Friday, November 10, 2006

Dr. Wayne & Me

"Don't let them get near you with a scapel. You don't need surgery. You come see me," the forceful authoritative voice on the phone directed me. I had never met the man and had no reason to trust him. But then again, I had no good reason to trust the other physicians in my life either.

My primary care physician had sent me to a cardiologist after I presented with complaints of chest tightness and shortness of breath on exertion over the past several months. The cardiologist ran a stress test and took some pictures of my heart then said I needed an angiogram. Before becoming fully alert following the procedure, that cardiologist and a cardio-thoracic surgeon stood over my bed in the recovery suite and gave me the bad news.

I was told my heart was in great shape but the coronary arteries that supplied it with oxygen sucked. Two were 100% blocked and three others were 85% or more blocked. Under the influence of twilight sleep, administered for the cardiac catheratization done to perform the angiogram, I agreed and a surgery date of Thursday was set. This was on Tuesday.

At no time during this stressful period immediately following the angiogram did either doctor inform me of alternative and less traumatic treatments. I was not informed of the many complications, including heart attack or death, that could occur. I was led to believe that this, most common cardiac surgery, was a piece of cake. It was just a twist of fate that saved me from having my chest cracked opened and my heart stopped while five of my arteries were replaced.

On Wednesday evening, just after I started the pre-operative prep I was told to use the night before surgery, the surgeon's nurse called. It seems he was not in network with my insurance and therefore could not do my bypass. "But wait," I said, "Yesterday I was told I was a walking time bomb that could explode at any minute. I needed an immediate quintuple bypass to prevent a heart attack or worse. Now you are telling me I can't have the surgery because your doctor doesn't accepot TRICARE?"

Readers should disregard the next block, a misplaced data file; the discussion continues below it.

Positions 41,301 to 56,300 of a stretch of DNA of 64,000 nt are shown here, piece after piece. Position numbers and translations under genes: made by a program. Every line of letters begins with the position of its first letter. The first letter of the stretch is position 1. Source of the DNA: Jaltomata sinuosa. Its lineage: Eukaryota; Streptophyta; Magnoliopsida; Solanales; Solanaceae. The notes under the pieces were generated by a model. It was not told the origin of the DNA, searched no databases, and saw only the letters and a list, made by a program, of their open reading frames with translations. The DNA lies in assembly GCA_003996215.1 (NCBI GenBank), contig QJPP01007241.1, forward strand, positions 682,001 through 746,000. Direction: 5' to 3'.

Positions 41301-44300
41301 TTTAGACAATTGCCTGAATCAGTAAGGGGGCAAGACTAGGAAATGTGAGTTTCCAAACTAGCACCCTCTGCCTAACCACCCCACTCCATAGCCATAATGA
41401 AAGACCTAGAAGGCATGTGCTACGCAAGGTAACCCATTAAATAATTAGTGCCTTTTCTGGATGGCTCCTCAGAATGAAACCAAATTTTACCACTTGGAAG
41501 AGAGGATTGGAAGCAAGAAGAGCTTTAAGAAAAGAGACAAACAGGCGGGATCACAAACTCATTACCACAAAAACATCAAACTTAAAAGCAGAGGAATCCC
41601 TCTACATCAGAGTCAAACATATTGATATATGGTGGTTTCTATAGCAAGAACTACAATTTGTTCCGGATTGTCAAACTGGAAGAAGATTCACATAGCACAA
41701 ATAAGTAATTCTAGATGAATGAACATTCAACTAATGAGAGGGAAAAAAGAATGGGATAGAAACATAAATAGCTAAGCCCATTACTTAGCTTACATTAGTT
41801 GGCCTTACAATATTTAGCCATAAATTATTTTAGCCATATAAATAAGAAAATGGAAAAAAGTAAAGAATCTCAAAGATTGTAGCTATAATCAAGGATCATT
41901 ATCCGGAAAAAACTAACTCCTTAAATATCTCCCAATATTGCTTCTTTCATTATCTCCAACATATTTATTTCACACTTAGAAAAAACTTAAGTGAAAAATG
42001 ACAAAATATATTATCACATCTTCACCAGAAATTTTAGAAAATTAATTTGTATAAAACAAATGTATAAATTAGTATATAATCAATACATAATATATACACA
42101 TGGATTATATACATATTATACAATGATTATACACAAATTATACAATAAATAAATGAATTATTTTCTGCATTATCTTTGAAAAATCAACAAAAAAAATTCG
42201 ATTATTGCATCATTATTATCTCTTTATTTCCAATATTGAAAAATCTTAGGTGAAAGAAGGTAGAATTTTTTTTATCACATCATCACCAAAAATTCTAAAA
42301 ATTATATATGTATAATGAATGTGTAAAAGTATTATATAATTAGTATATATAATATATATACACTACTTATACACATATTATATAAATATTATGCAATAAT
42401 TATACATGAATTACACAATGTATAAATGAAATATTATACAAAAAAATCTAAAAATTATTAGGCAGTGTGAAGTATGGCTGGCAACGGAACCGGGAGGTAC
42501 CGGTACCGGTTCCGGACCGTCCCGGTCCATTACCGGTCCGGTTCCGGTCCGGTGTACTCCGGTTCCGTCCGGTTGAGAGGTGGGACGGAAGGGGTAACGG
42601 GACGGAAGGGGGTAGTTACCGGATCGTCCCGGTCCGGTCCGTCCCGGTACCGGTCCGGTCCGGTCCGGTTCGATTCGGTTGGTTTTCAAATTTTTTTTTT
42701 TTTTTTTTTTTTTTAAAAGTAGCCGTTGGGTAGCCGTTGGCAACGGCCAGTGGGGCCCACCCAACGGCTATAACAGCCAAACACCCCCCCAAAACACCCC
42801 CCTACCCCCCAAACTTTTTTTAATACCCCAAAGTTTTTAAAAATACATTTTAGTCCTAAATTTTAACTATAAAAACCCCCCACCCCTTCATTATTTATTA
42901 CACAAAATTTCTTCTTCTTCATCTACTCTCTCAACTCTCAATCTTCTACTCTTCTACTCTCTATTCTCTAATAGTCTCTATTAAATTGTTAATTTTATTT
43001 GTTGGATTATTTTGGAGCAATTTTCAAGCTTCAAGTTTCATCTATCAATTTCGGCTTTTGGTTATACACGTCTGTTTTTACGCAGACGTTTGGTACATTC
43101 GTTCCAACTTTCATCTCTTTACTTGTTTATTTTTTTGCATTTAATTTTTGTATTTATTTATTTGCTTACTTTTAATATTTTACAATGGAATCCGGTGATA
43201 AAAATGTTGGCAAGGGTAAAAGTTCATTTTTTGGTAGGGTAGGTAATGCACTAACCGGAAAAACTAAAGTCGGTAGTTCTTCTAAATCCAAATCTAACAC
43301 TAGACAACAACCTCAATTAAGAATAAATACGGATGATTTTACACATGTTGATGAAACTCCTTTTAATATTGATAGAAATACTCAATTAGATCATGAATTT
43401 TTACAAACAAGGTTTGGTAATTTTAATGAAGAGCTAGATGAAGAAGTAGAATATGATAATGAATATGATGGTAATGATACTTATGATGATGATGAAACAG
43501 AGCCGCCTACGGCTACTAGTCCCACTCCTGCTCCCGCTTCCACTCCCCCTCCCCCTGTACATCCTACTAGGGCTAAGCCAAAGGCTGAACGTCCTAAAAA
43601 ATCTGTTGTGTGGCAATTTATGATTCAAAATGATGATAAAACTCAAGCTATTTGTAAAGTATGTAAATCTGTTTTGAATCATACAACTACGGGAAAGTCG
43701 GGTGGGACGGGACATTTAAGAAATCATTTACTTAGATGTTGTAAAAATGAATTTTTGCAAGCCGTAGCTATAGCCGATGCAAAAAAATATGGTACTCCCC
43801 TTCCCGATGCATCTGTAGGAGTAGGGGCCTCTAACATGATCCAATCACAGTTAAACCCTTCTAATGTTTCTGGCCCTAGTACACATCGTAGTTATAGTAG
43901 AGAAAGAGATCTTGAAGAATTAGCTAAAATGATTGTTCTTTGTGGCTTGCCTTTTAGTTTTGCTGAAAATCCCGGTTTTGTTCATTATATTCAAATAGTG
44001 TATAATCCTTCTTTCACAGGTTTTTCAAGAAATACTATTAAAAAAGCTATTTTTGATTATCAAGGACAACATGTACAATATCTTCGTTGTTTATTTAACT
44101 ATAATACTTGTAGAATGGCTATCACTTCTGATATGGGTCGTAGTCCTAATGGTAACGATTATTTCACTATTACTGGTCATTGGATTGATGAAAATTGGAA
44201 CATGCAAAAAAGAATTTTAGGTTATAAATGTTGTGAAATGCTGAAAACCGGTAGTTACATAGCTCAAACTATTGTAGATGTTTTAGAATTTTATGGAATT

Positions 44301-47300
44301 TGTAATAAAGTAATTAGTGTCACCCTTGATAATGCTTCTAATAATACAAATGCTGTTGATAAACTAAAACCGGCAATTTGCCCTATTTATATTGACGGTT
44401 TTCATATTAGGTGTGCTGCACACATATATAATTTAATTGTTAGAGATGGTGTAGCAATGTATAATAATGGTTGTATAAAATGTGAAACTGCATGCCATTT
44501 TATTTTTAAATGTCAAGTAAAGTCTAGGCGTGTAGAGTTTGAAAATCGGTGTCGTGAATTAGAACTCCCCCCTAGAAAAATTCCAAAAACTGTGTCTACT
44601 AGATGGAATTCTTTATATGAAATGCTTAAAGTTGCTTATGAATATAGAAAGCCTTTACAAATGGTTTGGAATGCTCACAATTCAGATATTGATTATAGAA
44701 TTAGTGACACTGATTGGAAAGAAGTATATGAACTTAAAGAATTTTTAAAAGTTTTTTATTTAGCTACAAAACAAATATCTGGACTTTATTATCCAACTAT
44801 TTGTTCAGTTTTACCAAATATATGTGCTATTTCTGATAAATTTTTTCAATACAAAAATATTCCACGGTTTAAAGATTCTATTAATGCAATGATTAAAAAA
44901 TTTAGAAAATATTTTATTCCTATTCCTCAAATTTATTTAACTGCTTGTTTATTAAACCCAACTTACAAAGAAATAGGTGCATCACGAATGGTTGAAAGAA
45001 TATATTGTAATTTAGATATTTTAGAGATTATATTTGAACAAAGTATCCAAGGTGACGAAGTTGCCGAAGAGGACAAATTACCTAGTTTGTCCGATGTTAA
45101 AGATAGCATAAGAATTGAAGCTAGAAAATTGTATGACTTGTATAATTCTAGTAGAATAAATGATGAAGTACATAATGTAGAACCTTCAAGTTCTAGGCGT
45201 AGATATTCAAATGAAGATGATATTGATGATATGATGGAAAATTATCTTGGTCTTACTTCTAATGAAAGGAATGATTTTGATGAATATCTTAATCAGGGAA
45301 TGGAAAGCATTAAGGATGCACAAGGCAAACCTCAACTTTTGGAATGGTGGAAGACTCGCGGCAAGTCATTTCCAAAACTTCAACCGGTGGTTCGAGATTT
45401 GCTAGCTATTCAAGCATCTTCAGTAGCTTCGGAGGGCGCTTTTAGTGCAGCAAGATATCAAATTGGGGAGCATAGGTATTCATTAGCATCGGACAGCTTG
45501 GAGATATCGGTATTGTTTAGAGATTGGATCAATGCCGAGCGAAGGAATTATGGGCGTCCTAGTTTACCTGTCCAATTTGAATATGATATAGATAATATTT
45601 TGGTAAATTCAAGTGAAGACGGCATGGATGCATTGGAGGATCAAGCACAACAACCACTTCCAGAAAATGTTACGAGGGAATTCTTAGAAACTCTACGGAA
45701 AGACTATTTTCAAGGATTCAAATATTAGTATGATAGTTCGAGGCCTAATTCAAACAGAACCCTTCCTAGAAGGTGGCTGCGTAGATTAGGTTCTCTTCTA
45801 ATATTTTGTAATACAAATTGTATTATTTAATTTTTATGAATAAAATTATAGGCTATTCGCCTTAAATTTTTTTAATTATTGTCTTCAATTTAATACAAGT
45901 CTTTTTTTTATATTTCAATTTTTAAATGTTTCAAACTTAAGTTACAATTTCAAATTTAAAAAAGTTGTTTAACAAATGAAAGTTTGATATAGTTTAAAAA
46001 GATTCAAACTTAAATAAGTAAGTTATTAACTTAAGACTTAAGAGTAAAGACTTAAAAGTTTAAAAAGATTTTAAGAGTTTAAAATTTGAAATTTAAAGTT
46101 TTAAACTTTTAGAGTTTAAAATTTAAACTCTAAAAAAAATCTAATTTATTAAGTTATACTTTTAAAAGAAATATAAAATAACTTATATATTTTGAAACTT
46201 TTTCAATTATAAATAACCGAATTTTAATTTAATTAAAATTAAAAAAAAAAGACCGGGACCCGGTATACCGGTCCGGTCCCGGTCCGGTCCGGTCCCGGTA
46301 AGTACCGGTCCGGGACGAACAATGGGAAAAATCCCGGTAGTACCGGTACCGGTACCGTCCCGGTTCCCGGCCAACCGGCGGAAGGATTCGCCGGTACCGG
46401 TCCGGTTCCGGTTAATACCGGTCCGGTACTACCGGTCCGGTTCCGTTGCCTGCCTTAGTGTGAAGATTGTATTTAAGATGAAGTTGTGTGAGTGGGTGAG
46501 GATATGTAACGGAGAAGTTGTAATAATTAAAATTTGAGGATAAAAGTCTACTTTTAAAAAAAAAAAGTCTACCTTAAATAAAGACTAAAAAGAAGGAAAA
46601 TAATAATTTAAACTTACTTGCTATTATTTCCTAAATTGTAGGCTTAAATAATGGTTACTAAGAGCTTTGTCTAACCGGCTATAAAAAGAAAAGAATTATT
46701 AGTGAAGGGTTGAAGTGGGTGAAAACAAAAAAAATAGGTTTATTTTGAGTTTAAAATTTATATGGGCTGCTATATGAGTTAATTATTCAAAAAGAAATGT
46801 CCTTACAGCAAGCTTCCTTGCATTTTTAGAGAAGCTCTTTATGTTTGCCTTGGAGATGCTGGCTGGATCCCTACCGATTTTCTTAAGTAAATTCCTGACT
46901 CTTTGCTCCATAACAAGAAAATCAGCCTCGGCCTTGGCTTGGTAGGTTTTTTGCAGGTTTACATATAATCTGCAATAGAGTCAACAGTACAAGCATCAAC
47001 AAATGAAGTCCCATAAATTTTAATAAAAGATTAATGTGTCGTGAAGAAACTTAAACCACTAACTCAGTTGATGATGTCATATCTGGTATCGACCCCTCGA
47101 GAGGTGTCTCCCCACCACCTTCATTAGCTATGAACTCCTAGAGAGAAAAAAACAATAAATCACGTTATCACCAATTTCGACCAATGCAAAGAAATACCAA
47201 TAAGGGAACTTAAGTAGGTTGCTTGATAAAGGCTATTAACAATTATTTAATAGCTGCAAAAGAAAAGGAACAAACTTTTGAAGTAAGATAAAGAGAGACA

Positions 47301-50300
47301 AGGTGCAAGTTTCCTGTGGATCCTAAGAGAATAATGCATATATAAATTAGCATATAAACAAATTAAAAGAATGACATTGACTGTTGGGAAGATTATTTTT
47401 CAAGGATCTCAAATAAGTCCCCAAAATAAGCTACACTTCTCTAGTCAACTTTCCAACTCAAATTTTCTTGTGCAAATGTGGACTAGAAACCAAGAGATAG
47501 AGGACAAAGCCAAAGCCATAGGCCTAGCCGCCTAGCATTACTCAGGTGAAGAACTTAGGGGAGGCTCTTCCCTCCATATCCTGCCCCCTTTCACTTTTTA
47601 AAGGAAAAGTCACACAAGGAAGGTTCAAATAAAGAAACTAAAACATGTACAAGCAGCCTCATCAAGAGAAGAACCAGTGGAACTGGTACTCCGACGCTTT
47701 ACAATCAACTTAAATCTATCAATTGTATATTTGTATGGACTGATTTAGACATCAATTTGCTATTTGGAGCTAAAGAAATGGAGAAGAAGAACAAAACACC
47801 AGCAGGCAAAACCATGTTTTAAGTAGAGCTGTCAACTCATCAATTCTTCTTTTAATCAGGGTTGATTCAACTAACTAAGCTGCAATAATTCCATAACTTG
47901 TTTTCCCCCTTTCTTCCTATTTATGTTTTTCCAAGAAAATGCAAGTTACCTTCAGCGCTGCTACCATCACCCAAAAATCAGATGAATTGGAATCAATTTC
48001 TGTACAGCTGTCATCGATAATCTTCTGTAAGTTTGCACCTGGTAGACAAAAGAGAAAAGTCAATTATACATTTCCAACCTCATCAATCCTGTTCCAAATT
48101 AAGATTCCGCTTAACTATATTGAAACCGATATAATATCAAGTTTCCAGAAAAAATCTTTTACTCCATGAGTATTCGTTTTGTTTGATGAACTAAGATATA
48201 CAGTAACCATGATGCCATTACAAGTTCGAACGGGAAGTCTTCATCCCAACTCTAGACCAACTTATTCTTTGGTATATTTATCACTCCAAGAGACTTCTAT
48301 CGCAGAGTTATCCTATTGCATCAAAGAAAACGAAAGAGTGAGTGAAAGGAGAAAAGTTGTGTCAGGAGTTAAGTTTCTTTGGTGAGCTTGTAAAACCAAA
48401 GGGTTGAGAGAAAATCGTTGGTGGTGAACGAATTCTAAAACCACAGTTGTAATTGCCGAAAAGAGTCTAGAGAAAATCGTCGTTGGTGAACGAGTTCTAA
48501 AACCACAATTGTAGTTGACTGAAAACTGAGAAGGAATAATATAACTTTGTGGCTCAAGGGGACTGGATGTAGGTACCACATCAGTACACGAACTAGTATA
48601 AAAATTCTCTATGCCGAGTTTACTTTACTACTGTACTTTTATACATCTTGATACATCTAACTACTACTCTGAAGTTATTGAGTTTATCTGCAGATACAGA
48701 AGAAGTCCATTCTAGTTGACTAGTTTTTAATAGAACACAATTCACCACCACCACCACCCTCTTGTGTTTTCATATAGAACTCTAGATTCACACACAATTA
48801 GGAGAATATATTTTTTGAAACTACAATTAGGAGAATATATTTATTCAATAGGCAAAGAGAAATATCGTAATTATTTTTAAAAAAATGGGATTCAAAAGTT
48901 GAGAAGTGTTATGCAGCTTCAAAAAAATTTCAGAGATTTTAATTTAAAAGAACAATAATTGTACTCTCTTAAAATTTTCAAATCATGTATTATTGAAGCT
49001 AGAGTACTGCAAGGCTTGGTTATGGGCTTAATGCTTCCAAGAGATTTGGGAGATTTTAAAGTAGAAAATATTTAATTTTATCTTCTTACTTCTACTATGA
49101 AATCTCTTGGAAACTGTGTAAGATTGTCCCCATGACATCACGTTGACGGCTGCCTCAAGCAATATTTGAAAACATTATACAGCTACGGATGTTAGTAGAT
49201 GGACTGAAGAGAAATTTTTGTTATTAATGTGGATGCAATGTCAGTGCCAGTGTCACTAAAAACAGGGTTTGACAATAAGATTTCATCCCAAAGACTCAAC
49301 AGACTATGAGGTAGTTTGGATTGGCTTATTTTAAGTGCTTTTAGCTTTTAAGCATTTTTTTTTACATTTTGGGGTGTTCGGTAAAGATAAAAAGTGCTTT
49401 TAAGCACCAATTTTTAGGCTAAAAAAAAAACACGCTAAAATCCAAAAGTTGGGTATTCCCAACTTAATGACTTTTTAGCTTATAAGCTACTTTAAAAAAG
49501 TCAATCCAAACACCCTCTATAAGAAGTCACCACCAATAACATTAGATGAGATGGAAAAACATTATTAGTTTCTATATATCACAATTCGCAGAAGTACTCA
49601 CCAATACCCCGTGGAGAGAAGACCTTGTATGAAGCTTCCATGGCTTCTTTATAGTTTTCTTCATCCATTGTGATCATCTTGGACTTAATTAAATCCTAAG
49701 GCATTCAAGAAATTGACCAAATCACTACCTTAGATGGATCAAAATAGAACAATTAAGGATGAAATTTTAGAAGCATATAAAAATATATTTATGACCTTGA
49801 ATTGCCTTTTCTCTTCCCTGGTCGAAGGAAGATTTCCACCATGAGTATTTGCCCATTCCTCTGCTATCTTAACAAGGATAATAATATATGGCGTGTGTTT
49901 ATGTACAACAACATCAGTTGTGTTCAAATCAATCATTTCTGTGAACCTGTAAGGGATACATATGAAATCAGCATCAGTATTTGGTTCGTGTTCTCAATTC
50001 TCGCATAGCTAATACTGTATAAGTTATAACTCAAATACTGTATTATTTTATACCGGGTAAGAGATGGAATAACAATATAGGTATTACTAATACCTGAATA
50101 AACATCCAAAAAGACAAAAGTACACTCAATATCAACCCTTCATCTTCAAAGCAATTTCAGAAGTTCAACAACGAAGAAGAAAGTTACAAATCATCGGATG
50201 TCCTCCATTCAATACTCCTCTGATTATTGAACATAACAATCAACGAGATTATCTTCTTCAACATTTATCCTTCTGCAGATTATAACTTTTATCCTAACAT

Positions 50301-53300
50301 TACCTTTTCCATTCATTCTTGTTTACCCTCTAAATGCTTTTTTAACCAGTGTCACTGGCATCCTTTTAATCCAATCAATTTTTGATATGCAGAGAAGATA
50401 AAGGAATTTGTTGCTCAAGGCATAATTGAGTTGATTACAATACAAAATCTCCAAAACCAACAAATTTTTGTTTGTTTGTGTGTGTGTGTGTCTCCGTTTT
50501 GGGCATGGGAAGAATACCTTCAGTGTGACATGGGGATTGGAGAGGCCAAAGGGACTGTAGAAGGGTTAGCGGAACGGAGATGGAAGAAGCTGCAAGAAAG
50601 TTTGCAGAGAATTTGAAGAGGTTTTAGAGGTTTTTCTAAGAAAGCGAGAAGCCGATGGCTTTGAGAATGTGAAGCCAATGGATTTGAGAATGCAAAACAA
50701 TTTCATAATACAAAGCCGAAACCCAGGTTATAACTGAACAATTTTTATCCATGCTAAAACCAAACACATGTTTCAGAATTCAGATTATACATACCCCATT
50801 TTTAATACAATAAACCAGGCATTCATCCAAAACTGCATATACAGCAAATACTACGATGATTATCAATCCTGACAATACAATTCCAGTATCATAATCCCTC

That was about the size of it. My cardiologist would be in touch with a list of doctors in network. By Thursday, the day my surgery was to have taken place, I was much more alert than when the doctors attempted to railroad me into surgery. I asked the cardiologist how my heart could be so healthy when the arteries that feed it oxygen are so bad. He couldn't give me a good answer, so I did an Internet search for a second opinion.

Despite the urging of my primary care physician and local cardiologist to have the bypass, I decided instead to travel from Indianapolis to San Diego to find out what Dr. Wayne thought. It was probably the smartest move I have ever made. His website had come up in the Google Search I did on "noninvasive cardiology."

Eevn before I made the trip, I realized Wayne was an unusual physician. He actually and personally answered emails within a few hours time. Not only that, he personally called me on the phone to discuss my case. We set an appointment for the following week, on June 4, 2004.

I've been in medicine for going on 40 years, but Wayne's practice was like none I'd ever seen. No technician, no nurse, no receptionist, Just Dr. Wayne and a roomful of modern looking electronic equipment. Dr. Wayne did it all and provided old fashioned, personalized medical care. The entire initial visit lasted a total of about five hours with an hour break for me to eat and him to record the data he had gathered. He patiently answered all questions in an understanable manner and would not let me leave until he was satisfied I understood all of his instructions about my medications.

I learned how collateral blood vessels take over for blocked cornary arteries. I found out about angio-genesis. I found out that my severe coronary artery disease did not cause my angina. It was high blood pressure I didn't even know I had. He was the first doctor to ever measure my BP while at rest and then after a minute of squeezing a grip-measuring instrument while holding my arm in the air. It was 120/70 at rest and 180/130 after one minute of squeezing.

To make a long story short, Dr. Wayne started me on a regimen of a beta-blocker, ace inhibitor and diaretic in June of 2004. I was free of all angina until about a week ago. Since then, I have adjusted my medication dosage and have had no problem. I am seeking a noninvasive cardiologist to take care of me and I hope I can find one in Indiana.

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